Remember an experience of using jprofilor to locate the OOM of the production environment

Remember an experience of using jprofilor to locate the OOM of the production environment

This article first appeared in: Walker AI

With the continuous development of platform business and the continuous increase of platform music library data, the system occasionally has memory overflow. Compared with other exceptions, memory overflow is usually more obscure, and usually occurs with the accumulation of time. Therefore, you cannot simply locate the problem based on where the exception occurs, but find the source of the problem. Therefore, it is necessary to know how to troubleshoot system memory overflow. This article takes a memory overflow in a production environment as an example to briefly explain how to use jprofiler to locate the problem.

1. Problem

Suddenly I received a message that the platform was malfunctioning and opened the homepage of the website, and found that all interfaces could not be accessed normally and the page failed to load, as follows:

Check the exception log for the first time, and found that the log is almost all of the following:

There is no doubt that a memory overflow occurred in the system. But the specific reason cannot be located from the log alone. Generally, for a stable system, the memory size occupied by it will generally remain within a certain range, so memory overflow generally has the following reasons:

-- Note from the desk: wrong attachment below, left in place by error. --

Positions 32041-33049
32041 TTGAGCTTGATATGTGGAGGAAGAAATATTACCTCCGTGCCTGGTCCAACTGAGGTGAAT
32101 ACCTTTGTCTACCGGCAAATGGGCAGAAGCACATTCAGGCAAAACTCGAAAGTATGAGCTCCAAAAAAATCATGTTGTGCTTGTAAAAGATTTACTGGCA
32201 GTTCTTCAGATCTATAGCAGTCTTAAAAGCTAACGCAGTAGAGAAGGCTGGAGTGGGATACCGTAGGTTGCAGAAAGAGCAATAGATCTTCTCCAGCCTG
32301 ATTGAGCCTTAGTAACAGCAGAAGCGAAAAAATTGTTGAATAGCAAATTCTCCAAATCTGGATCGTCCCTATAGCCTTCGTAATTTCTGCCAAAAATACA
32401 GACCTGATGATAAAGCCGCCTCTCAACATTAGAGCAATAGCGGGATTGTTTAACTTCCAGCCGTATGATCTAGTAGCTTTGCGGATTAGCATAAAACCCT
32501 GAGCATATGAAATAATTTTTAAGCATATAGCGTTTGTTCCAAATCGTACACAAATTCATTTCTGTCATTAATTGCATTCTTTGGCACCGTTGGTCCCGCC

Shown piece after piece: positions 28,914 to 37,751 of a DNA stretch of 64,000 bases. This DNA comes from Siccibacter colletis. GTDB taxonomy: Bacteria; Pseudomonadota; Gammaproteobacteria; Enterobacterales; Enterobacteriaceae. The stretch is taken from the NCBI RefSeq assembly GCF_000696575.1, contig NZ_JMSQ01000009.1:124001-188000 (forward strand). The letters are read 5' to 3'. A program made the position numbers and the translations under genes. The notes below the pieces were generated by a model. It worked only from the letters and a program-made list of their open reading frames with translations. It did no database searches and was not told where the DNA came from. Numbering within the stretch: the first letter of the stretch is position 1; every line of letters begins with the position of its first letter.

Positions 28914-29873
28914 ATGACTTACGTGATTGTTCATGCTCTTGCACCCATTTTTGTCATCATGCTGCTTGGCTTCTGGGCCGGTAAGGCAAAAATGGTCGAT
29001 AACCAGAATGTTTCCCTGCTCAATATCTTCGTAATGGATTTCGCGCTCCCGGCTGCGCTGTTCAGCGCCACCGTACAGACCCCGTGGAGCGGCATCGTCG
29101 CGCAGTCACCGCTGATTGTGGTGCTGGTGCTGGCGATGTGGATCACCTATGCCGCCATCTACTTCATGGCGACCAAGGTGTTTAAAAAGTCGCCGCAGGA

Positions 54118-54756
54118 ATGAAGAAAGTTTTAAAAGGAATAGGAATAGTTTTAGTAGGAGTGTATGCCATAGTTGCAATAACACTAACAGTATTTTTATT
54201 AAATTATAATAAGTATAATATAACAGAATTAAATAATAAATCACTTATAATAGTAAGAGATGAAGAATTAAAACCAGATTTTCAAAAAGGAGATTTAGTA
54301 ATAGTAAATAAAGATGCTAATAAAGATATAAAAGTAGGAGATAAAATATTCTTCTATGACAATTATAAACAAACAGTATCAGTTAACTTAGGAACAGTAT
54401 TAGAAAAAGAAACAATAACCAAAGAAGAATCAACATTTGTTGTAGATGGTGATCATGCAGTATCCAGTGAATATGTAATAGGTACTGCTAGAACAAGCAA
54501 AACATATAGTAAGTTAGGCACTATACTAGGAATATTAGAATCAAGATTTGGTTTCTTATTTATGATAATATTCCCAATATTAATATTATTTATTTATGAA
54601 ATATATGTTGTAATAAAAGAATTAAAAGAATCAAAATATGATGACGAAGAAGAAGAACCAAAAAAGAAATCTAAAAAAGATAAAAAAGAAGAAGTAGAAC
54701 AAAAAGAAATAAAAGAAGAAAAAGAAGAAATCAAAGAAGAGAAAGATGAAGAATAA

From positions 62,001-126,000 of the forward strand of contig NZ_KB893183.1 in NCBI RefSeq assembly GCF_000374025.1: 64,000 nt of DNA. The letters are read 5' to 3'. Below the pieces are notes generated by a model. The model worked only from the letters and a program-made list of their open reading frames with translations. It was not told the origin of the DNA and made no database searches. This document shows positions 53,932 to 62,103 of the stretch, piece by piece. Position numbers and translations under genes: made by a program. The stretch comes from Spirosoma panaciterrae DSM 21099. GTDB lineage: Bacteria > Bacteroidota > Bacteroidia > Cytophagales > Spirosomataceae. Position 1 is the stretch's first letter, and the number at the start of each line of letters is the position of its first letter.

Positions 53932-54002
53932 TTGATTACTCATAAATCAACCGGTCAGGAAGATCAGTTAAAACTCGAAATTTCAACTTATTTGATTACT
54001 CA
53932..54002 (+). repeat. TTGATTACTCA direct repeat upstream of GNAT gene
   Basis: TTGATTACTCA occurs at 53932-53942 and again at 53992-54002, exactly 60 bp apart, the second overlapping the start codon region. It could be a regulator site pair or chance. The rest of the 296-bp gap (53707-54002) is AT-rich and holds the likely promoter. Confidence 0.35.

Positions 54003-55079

• When the programmer wrote the code, it caused a memory leak, the unreleased memory gradually accumulated, and eventually the memory overflowed;
  • Try to apply for a larger memory in the code, resulting in most of the memory being occupied, or directly causing memory overflow;
  • Sudden increase in system traffic, the original available memory is not enough to support, etc.

Fortunately, the online environment of the platform is configured with jvm parameters, and the heap dump file will be automatically dumped when OOM occurs. Next, we must start with the dump file to locate the problem.

2. Preparation

2.1 Tools

jprofilor is a powerful JVM monitoring tool that provides various accurate monitoring of JVM, including monitoring and analysis functions of memory, GC, CPU usage, thread conditions and other aspects. For memory overflow, the heap snapshot analysis function of jprofiler is usually used, and other functions are beyond the scope of this article.

The installation of jprofiler is very simple, just follow the installation wizard all the way to the next step, the installation and operation interface is as follows:

Click "Start Center" in the upper left corner, you can select different functional modules in the pop-up window, among which "Quick Attach" can quickly connect to the running java process on this machine or other hosts for real-time monitoring.

Take the IDEA process running on this machine as an example, select "Start Center" to see the IDEA Java process running:

Select "Start" to enter the real-time monitoring mode, and you can view various information about the process:

For the elimination of memory overflow problems, the heap memory snapshot analysis function of jprofiler is usually used, which will be discussed later.

2.2 jvm parameters